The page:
Savoia family back in the news in Italy as they take legal action to reclaim crown jewels after 75 years.
Descendants of Italy's former royal family are suing the Italian state in an attempt to reclaim the crown jewels which have been kept in a bank vault in Rome since 5 June 1946, three days after the referendum in which Italians voted to abolish the monarchy.
The Savoia, or Savoy family, are seeking the return "within 10 days" of the treasures which include tiaras, earrings, brooches and necklaces, studded with 6,732 diamonds and 2,000 pearls.
The lawsuit is being taken by Prince Vittorio Emanuele of Savoy, 84, and his sisters the princesses Maria Pia, 87, Maria Gabriella, 81, and Maria Beatrice, 78, who claim: "Those jewels are ours and, as personal assets, we have the right to have them back."
The Savoys are to sue Italy's prime minister, the ministry of economy and the Bank of Italy for the return of the crown jewels, after more than 75 years, following the state's rejection of a mediation attempt on Tuesday.
Italy's premier Mario Draghi and finance minister Daniele Franco did not attend the 40-minute meeting in Rome, reports Italian newspaper Corriere della Sera.
The elderly former royals taking legal action are the children of Italy's last king Umberto II who ruled for only 34 days before going into exile in Portugal, never setting foot in Italy again. He died in Geneva, aged 78, in 1983.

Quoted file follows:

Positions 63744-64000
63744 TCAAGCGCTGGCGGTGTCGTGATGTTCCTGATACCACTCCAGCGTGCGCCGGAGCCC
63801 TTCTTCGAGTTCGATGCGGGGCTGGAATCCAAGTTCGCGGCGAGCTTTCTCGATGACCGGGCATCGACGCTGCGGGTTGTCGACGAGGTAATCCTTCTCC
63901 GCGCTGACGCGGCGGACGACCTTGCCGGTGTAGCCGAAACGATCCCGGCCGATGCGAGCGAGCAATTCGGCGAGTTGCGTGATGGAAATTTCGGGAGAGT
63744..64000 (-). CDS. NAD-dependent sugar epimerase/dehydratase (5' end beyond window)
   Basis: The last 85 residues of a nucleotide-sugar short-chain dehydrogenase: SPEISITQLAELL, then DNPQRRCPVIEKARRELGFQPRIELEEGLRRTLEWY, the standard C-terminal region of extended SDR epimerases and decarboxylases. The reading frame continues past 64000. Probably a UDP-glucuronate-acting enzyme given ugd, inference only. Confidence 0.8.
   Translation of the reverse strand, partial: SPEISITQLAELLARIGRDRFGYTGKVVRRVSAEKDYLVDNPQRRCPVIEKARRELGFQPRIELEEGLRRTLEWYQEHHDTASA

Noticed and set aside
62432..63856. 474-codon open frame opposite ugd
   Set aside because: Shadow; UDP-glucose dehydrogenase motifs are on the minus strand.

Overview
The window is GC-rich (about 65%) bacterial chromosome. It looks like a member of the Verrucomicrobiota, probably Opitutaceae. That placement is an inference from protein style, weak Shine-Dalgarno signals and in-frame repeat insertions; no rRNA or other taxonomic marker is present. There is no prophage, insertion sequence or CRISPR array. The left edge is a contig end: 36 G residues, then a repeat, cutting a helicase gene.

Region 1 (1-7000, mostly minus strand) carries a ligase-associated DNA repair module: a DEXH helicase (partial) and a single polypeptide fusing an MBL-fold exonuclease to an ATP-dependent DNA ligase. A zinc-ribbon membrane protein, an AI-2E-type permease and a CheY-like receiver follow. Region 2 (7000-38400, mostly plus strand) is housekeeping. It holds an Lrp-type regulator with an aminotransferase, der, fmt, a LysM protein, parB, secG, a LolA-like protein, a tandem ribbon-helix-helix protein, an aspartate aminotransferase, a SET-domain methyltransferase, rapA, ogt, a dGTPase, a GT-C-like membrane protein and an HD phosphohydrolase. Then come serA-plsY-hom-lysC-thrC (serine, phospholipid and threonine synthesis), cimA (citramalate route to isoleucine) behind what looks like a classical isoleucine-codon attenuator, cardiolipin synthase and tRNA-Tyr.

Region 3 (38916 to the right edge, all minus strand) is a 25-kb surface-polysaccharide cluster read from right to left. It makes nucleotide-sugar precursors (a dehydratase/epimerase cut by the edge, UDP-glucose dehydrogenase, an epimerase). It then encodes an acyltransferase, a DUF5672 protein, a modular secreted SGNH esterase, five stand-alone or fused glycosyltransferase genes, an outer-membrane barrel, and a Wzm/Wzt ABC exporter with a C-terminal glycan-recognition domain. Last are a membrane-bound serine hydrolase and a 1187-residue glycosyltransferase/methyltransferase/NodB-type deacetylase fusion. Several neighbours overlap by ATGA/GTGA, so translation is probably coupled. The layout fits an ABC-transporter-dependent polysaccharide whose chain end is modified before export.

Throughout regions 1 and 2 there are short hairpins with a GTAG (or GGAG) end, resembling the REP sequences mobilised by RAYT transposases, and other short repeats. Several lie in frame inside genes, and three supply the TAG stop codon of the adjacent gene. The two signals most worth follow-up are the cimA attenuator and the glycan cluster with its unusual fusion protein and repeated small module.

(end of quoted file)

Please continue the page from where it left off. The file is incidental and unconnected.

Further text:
Umberto's father, King Victor Emmanuel III, reigned from 1900 until May 1946 when he abdicated in favour of his son after being discredited by his support for Mussolini during world war two. He died in exile in Egypt, aged 78, in 1947.
The Savoy family was represented at Tuesday's meeting by Vittorio Emanuele's 49-year-old son Emanuele Filiberto - grandson of Italy's last king - who was born and raised in Switzerland.
The prince first set foot on Italian soil in 2002 when an amendment was made to the Italian constitution lifting the ban that had prohibited male descendants of the House of Savoy entering Italy.
"That the jewels remained locked in a Bank of Italy vault is ridiculous" - Emanuele Filiberto told Corriere della Sera on Tuesday - "If we get them back, we will have them exhibited."
Sergio Orlandi, the family's lawyer, told Italian news agency ANSA: "Unlike the other assets, the [crown jewels] have never been confiscated and have remained pending. Therefore they must be returned.”
No official valuation has ever been made of the jewels whose worth has been estimated in the past to range from a few million up to €500 million, according to Corriere della Sera.
Italy's Festa della Repubblica, held each year on 2 June, commemorates the day in 1946 when Italians voted in favour of a republic and against the monarchy.
Photo Il Fatto Quotidiano
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